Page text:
industry and have started to see get better lately but still is a
problem is the lack of systems that are well-integrated, reliable and
affordable for being able to get off the paper. Which really means,
from my standpoint, for example in this office when we get in documents
in paper form to be able to easily scan them, quickly by the way,
quickly and easily scan them into a system that we can then have
reliable retrieval and quick retrieval of. Sort of the old Bill Gates
thing of information at your fingertips which I don’t think really has
happened in a lot of ways. But there’s this dream of this integrated
system, the products that do it. Where are we in that sort of curve?

Renee: We’ve actually come quite a ways. And I think you probably
remember this concept of a paperless office has been around for a long
time. And I would say that that concept probably did come about a
little bit before some of the technology was maybe really ready. But
what we find today is the technology is out there for sure. You
mentioned scanning, you mentioned connecting systems, that’s
already…there are a lot of solutions out there that can do that for
companies. Whether it’s helping them automate workflow without the need
to ever having to print a document. You mentioned the imaging or
scanning of documents. Those documents can then be fed automatically
into a workflow so instead of someone manually walking a document
around for signatures, for instance, that that will all happen through
an automatic workflow process. Electronic archiving, very prevalent.
And again, what is important in a lot of these cases though is the
integrations between systems or to find the solution that can handle
several of these different steps all within one solution that can be
helpful as well. So that you have less integration points. I think the
thing that for companies is a big struggle is a lot of times companies
get good at managing the paper electronically once it comes into their
company. So once they get it into their company or they’re generating
if from within their company they can manage it. But that’s not
reality. Or that’s not the end of it really. Companies when they’re
operating, they’re getting documents and orders from all sorts of other
companies. And those documents are coming in in a variety of ways.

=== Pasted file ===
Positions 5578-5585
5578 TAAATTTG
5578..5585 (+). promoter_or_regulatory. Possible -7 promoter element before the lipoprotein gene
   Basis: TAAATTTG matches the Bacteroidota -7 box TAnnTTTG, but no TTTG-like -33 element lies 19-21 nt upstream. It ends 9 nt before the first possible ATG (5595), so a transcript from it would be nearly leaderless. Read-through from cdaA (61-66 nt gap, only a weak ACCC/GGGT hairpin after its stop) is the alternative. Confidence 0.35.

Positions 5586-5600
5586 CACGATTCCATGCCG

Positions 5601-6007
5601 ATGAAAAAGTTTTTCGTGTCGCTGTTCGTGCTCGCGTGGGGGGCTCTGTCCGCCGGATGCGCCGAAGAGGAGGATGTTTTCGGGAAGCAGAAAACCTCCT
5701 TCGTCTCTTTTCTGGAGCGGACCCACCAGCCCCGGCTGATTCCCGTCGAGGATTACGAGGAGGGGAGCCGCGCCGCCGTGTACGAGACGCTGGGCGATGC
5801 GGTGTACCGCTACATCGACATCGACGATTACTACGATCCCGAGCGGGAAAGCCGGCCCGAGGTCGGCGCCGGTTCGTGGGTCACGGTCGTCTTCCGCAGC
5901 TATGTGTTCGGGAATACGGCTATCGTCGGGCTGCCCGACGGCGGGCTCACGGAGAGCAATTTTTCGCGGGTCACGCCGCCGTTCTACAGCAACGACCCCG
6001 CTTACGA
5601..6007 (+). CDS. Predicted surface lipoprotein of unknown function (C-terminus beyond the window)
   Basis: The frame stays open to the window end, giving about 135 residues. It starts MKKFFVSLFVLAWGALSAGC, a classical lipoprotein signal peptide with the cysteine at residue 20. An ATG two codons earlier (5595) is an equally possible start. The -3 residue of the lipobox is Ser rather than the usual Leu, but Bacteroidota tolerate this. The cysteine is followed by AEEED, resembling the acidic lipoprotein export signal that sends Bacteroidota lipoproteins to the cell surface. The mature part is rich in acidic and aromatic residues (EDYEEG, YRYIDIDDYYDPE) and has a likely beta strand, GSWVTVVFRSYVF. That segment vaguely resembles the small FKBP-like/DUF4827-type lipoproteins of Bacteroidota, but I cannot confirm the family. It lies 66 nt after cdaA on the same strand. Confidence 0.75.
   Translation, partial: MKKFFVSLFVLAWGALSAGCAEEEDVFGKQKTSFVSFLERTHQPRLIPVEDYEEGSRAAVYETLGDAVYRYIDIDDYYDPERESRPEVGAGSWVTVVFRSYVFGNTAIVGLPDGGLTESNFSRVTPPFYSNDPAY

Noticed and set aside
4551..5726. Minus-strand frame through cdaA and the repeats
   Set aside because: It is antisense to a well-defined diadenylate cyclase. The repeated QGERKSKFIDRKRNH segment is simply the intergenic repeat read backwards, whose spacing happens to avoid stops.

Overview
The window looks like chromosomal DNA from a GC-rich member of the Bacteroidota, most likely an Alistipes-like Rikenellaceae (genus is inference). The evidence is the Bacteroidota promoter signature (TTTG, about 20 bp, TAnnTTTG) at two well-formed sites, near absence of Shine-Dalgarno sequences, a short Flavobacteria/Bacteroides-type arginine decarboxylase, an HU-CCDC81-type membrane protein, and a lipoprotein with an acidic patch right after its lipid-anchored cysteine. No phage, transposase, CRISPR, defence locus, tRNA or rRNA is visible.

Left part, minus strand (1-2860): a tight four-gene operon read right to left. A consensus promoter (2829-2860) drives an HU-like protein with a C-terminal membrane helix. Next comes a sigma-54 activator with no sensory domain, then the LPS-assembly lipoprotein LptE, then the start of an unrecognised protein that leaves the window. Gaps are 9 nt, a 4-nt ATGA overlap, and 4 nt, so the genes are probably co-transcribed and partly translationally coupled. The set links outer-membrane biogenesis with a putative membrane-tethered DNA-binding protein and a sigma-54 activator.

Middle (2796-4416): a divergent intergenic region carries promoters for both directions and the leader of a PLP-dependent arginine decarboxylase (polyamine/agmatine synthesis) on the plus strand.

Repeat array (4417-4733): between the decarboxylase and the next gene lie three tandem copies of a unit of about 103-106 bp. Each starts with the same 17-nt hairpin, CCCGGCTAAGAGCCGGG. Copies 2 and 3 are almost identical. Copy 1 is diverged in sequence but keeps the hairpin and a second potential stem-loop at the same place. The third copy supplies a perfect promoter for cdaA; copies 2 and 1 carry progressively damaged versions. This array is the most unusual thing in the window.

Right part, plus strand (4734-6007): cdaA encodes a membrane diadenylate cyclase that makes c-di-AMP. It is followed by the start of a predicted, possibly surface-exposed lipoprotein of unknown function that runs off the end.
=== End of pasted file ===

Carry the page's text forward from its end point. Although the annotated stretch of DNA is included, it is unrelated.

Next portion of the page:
[INAUDIBLE] some fax, whatever and the company has to manage that
incoming flow of documents. So they’re kind of at a standstill right
there of how do they get all of those different types of documents and
data and information and get all of that into the systems where maybe
they do have a good process and workflow already in place. The same
comes into play when you’ve got all those systems internally working
nicely but then you have to send documents outside of your company. So
you have to send acknowledgments or reminders or collection notices and
things like that. The ability to automate the outbound as well can be a
struggle for companies. So I think it’s a bit of an education process
for companies to realize that there are more and more solutions out
there now to help bridge those gaps, integrate those systems and really
make it very seamless for them to accept and deliver documents really
from the minute they’re generated from a partner all the way to them
sending it out to maybe a customer, another vendor.

Sean: So it sounds to me like really what we’re talking about is
the requirement and then the challenge I suppose for most organizations
is getting that sort of top to bottom commitment from everyone in the
company. And it certainly takes a top level commitment to make the
purchases of the hardware and the software and implement as standard
business practice the processes behind going completely paperless. And
you mentioned, it’s interesting, the outside vendors. It’s like even if
you get that under control you still will have to have a facility for
dealing with the influx of paper from inbound paper from outbound or
outside sources. Now it’s interesting. I know they’re been some
companies they have literally implemented practices — one of them is a
very big company, it’s either Apple or Microsoft or something like
this, I’m blanking on it right now – but they insist that nothing can
come into the company that is not electronically generated. So the only
way you’re allowed to send them information is, for example, by
facsimile which will get generated into a fax based system that is
going to be electronic. They’re literally not even accepting paper. Are
you seeing a lot of companies that are kind of taking those sort of
steps to encourage these processes?

Renee: Yeah, we are with our customers and in fact customers come to
us with two different stories. Sometimes they’ll come to us and they’ll
say, for instance, our customers don’t want to receive our paper
invoices anymore. And we’re like “Ooh! That’s great. We can help you
with that.” And in some cases then we’ve got customers who do want to
be the ones kind of pressuring outward and saying, “Hey. Don’t send us
this stuff anymore in physical copies, we want to get it
electronically.” So we work with companies on both ends. Our kind of
personal dream is that we can kind of get that whole chain, that whole